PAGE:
*The paper was led by Dr. Katie Harmony, one of our heme/onc fellowship graduates of 2018. She just completed a hospice and palliative care fellowship at Rochester in New York, and accepted a job in Columbia, MO, where she will be doing split time between heme/onc and palliative care.
Drs. Sarah Haskell (Critical Care) and Dianne Atkins (Cardiology, emeritus) were part of an author group on a recent scientific statement from the American Heart Association (AHA). Congratulations to both!
Topjian AA, de Caen A, Wainwright MS, Abella BS, Abend NS, Atkins DL, Bembea MM, Fink EL, Guerguerian AM, Haskell SE, Kilgannon JH, Lasa JJ, Hazinski MF; American Heart Association Emergency Cardiovascular Care Science Subcommittee; American Heart Association Emergency Cardiovascular Care Pediatric Emphasis Group; Council on Cardiopulmonary, Critical Care, Perioperative and Resuscitation; Council on Cardiovascular and Stroke Nursing; Council on Clinical Cardiology; Council on Genomic and Precision Medicine; and Stroke Council. Pediatric Post-Cardiac Arrest Care: A Scientific Statement From the American Heart Association. Circulation 2019 June 27. Doi:10.1161/CIR.0000000000000697
Abstract: Compound heterozygotes occur when different variants at the same locus on both maternal and paternal chromosomes produce a recessive trait. Here we present the tool VarCount for the quantification of variants at the individual level. We used VarCount to characterize compound heterozygous coding variants in patients with epileptic encephalopathy and in the 1000 Genomes Project participants. The Epi4k data contains variants identified by whole exome sequencing in patients with either Lennox-Gastaut Syndrome (LGS) or infantile spasms (IS), as well as their parents. We queried the Epi4k dataset (264 trios) and the phased 1000 Genomes Project data (2504 participants) for recessive variants. To assess enrichment, transcript counts were compared between the Epi4k and 1000 Genomes Project participants using minor allele frequency (MAF) cutoffs of 0.5 and 1.0%, and including all ancestries or only probands of European ancestry. In the Epi4k participants, we found enrichment for rare, compound heterozygous variants in six genes, including three involved in neuronal growth and development – PRTG (p = 0.00086, 1% MAF, combined ancestries), TNC (p = 0.022, 1% MAF, combined ancestries) and MACF1 (p = 0.0245, 0.5% MAF, EU ancestry). Due to the total number of transcripts considered in these analyses, the enrichment detected was not significant after correction for multiple testing and higher powered or prospective studies are necessary to validate the candidacy of these genes. However, PRTG, TNC and MACF1 are potential novel recessive epilepsy genes and our results highlight that compound heterozygous variants should be considered in sporadic epilepsy.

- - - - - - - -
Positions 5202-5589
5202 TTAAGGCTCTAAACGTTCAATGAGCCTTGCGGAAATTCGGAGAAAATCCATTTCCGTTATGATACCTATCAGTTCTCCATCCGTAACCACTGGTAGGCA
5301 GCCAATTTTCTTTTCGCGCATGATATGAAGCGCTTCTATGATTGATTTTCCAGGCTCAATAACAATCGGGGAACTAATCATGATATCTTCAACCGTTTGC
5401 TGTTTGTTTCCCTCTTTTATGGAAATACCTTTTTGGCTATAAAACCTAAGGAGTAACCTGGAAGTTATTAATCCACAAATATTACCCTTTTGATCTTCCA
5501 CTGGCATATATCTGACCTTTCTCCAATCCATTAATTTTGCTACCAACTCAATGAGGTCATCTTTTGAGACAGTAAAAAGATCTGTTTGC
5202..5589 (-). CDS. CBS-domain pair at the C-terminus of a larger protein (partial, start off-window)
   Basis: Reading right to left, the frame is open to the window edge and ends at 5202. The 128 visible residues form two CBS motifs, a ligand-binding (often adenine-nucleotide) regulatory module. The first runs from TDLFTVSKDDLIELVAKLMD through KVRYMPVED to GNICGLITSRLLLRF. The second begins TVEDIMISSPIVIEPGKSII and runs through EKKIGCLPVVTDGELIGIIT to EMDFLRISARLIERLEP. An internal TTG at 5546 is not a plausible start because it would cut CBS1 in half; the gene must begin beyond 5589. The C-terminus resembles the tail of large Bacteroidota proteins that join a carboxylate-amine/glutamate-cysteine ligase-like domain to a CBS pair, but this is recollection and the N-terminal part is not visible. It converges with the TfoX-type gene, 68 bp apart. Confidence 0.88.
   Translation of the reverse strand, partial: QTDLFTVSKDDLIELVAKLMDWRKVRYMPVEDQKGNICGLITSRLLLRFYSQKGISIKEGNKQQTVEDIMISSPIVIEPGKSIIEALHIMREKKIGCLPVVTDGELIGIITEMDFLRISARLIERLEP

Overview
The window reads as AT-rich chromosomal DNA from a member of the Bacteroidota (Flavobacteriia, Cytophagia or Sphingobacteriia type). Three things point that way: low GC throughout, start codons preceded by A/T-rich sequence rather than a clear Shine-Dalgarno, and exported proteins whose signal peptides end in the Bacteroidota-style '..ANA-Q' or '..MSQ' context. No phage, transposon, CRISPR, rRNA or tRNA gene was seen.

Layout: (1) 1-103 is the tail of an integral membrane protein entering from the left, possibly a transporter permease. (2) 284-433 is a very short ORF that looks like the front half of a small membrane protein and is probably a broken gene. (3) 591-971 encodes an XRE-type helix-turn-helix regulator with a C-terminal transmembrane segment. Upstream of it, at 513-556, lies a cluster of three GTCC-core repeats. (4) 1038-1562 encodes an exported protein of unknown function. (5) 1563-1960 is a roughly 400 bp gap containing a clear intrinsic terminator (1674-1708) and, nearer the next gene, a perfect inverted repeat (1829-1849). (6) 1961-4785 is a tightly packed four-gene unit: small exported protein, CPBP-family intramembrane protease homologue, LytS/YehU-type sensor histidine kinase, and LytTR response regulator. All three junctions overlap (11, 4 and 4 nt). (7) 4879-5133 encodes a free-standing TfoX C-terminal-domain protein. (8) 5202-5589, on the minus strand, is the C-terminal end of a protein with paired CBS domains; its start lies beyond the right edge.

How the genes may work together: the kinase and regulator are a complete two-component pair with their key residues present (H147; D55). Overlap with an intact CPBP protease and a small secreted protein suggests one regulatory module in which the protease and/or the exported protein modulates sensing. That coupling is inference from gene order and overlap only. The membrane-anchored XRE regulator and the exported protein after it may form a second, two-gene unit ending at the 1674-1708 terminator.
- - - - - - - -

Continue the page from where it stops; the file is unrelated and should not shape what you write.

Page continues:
Background: Preterm infants are susceptible to unique pathology due to their immaturity. Mouse models are commonly used to study immature intestinal disease, including necrotizing enterocolitis (NEC). Current NEC models are performed at a variety of ages, but data directly comparing intestinal developmental stage equivalency between mice and humans are lacking.
Methods: Small intestines were harvested from C57BL/6 mice at 3–4 days intervals from birth to P28 (n = 8 at each age). Preterm human small intestine samples representing 17–23 weeks of completed gestation were obtained from the University of Pittsburgh Health Sciences Tissue Bank, and at term gestation during reanastamoses after resection for NEC (n = 4–7 at each age). Quantification of intestinal epithelial cell types and messenger RNA for marker genes were evaluated on both species.
Results: Overall, murine and human developmental trends over time are markedly similar. Murine intestine prior to P10 is most similar to human fetal intestine prior to viability. Murine intestine at P14 is most similar to human intestine at 22–23 weeks completed gestation, and P28 murine intestine is most similar to human term intestine.
Conclusion: Use of C57BL/6J mice to model the human immature intestine is reasonable, but the age of mouse chosen is a critical factor in model development.
In this review, the International Neonatal Consortium NEC working group addresses key issues that relate to the diagnosis, prevention, and treatment of NEC while suggesting a path forward to evaluate the safety and efficacy of each product. Despite years of clinical investigation, additional key data elements are needed to meet the requirements of regulatory agencies and evidence-based medicine.4 These include reliable diagnostic criteria, biomarkers predictive of risk and prognosis, and criteria for the design and conduct of clinical trials with consistent and clinically meaningful outcome measures for therapeutic trials.